Petition Challenging Toms River Police Cuts Ordinance Certified

TOMS RIVER, NJ — A petition seeking to overturn a Toms River ordinance that eliminated two captains’ positions and a patrol officer has been certified as valid by the Toms River Township clerk.

In a letter dated March 22, Township Clerk Michael Cruoglio notified the Township Council and the petition committee that the recall petition had been certified.

“I have reviewed each of the signatures presented to me, spanning over 530 pages,” Cruoglio said. “Using the New Jersey Voter Registration System to verify each of the signatures and ensure all who signed were registered voters in Toms River Township, I can confidently certify that more than 3,079 registered voters have signed the petition.”

Find out what's happening in Toms Riverwith free, real-time updates from Patch.

The petition needed signatures equalling at least 15 percent of the total votes cast in the November 2023 election. In Toms River, there were 20,523 votes cast, Cruoglio said, quoting information from the Ocean County Board of Elections.

Cruoglio said he will present the findings at Wednesday’s council meeting.

Find out what's happening in Toms Riverwith free, real-time updates from Patch.

“The Council will have 20 days from then to take action to repeal this ordinance, or it will be submitted to appear on a ballot as a question for the voters at the upcoming November General Election,” he wrote.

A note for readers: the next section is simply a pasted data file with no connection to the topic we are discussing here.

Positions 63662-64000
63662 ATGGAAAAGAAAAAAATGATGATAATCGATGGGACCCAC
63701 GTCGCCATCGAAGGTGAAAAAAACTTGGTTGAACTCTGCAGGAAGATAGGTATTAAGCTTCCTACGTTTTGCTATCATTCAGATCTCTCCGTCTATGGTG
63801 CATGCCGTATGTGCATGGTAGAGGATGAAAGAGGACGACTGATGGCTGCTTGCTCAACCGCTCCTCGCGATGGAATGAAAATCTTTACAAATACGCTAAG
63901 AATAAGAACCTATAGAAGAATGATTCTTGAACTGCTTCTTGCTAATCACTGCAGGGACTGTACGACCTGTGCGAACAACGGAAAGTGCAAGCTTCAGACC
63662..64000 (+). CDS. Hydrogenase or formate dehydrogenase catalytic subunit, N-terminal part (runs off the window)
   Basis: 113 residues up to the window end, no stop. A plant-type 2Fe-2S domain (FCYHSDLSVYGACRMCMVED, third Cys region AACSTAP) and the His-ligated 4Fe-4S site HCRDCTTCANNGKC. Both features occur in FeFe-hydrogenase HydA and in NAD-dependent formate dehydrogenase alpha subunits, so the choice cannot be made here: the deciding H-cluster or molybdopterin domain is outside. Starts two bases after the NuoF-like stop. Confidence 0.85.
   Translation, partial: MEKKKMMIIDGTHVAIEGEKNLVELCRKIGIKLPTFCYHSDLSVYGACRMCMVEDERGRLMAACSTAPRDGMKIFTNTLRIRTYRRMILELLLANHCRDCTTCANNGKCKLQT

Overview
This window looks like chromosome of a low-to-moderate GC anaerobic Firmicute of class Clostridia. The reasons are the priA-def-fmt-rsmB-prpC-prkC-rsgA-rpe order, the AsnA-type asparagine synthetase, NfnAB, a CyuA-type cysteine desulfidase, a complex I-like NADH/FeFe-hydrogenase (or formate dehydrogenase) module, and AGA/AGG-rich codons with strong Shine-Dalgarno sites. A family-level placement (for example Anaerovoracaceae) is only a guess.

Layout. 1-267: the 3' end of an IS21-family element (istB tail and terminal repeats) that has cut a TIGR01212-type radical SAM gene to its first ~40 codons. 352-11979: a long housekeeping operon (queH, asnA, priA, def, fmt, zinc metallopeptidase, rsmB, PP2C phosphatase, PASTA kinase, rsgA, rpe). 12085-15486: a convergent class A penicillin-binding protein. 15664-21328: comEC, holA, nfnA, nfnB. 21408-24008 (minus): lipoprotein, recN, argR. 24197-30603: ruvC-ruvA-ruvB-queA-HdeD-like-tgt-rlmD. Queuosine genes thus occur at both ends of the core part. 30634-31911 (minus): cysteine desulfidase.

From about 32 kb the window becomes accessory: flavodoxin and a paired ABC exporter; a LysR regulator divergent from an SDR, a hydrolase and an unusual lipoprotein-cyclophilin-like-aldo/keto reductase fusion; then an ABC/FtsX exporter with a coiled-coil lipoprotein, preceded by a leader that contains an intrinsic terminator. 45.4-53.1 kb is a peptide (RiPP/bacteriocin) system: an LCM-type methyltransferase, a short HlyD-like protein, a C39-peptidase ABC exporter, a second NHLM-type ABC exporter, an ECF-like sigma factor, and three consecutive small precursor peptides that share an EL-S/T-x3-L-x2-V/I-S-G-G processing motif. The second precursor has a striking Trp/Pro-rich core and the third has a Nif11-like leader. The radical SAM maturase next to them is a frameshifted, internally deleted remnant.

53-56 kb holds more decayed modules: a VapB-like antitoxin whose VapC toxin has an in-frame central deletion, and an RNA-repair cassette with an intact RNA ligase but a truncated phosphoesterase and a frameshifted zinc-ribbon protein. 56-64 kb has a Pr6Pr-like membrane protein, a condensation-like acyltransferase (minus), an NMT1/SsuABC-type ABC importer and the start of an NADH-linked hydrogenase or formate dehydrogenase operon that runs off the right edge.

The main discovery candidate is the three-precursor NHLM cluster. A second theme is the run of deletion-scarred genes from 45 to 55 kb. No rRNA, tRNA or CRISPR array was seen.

The controversial ordinance was introduced in January, with Mayor Daniel Rodrick saying the money spent on salaries for the two captains’ positions would be better spent on community service officers — also known as emergency medical technicians — to address what he said were were up to 30-minute wait times for ambulances in Toms River.

Read more: Plan To Cut Police Positions Sparks Outrage In Toms River

Click Here:

After a letter from Rodrick on Toms River Township letterhead with salaries and benefits costs paid to the top police captains, lieutenants and sergeants was mailed to residents, Toms River Police Chief Mitch Little refuted Rodrick’s claim that the officers were simply holding desk jobs.

Read more: Toms River Police Chief Refutes Mayor’s Claims On Police Staffing

Toms River’s two police unions have refuted Rodrick’s claims, saying the ambulance response times are much shorter, an average of 7.9 minutes in 2023, and that police officers — frequently the first to respond to a first aid call — arrived in 6.7 minutes.

Read more: Toms River Police Push Back As Mayor Declares Cuts Final

The Toms River Police Department answered 71,868 calls for service in 2023, an average of almost 197 calls per day. More than 11,500 of those calls were for medical calls, including 3,735 calls for help involving heart issues, strokes or breathing issues and 92 reporting CPR in progress, according to Toms River police call data.

The council approved the ordinance at the Feb. 14 special meeting by a 5-2 vote, with council members Justin Lamb, George Lobman, Tom Nivison, Council Vice President Lynn O’Toole, and Council President Craig Coleman voting in favor, and council men James Quinlisk and David Ciccozzi voting against. Read more: Toms River Council OKs Controversial Police Staffing Ordinance

Get more local news delivered straight to your inbox. Sign up for free Patch newsletters and alerts.